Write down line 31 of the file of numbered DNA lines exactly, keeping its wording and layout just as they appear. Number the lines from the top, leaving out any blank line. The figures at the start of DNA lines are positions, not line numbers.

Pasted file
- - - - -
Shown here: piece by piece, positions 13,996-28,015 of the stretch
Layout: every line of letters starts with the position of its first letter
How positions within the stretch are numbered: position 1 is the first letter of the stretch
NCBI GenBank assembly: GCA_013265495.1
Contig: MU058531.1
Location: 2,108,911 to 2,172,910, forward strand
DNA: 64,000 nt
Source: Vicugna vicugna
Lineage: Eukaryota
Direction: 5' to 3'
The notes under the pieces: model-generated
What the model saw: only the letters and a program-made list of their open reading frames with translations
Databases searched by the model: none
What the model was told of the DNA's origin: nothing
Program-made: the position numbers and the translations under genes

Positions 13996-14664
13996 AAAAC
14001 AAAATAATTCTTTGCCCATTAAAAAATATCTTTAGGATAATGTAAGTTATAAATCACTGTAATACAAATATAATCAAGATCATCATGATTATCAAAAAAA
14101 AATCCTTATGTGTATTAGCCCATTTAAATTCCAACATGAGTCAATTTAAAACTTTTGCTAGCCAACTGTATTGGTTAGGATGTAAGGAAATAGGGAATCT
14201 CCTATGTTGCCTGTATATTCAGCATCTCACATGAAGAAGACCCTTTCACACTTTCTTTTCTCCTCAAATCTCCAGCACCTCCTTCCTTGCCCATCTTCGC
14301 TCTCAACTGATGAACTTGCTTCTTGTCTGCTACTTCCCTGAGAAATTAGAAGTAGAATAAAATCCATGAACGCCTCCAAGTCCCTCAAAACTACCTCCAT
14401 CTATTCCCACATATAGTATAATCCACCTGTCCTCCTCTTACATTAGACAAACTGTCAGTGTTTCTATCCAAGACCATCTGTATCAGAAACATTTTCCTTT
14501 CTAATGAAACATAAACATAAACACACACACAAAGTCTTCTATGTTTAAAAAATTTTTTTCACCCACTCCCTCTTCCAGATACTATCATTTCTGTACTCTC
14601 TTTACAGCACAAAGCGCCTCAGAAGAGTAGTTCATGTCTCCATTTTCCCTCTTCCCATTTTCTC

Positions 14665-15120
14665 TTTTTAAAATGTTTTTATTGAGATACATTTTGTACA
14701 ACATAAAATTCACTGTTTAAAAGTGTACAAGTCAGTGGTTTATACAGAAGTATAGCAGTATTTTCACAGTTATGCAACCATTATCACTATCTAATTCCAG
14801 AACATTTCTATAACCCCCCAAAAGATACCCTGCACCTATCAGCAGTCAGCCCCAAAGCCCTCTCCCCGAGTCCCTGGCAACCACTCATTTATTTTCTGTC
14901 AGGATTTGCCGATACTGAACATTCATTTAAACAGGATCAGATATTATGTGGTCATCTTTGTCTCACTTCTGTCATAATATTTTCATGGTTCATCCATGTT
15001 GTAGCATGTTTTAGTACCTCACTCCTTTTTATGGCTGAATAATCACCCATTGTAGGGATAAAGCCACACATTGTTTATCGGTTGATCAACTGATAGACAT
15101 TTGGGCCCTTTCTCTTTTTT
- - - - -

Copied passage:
15101 TTGGGCCCTTTCTCTTTTTT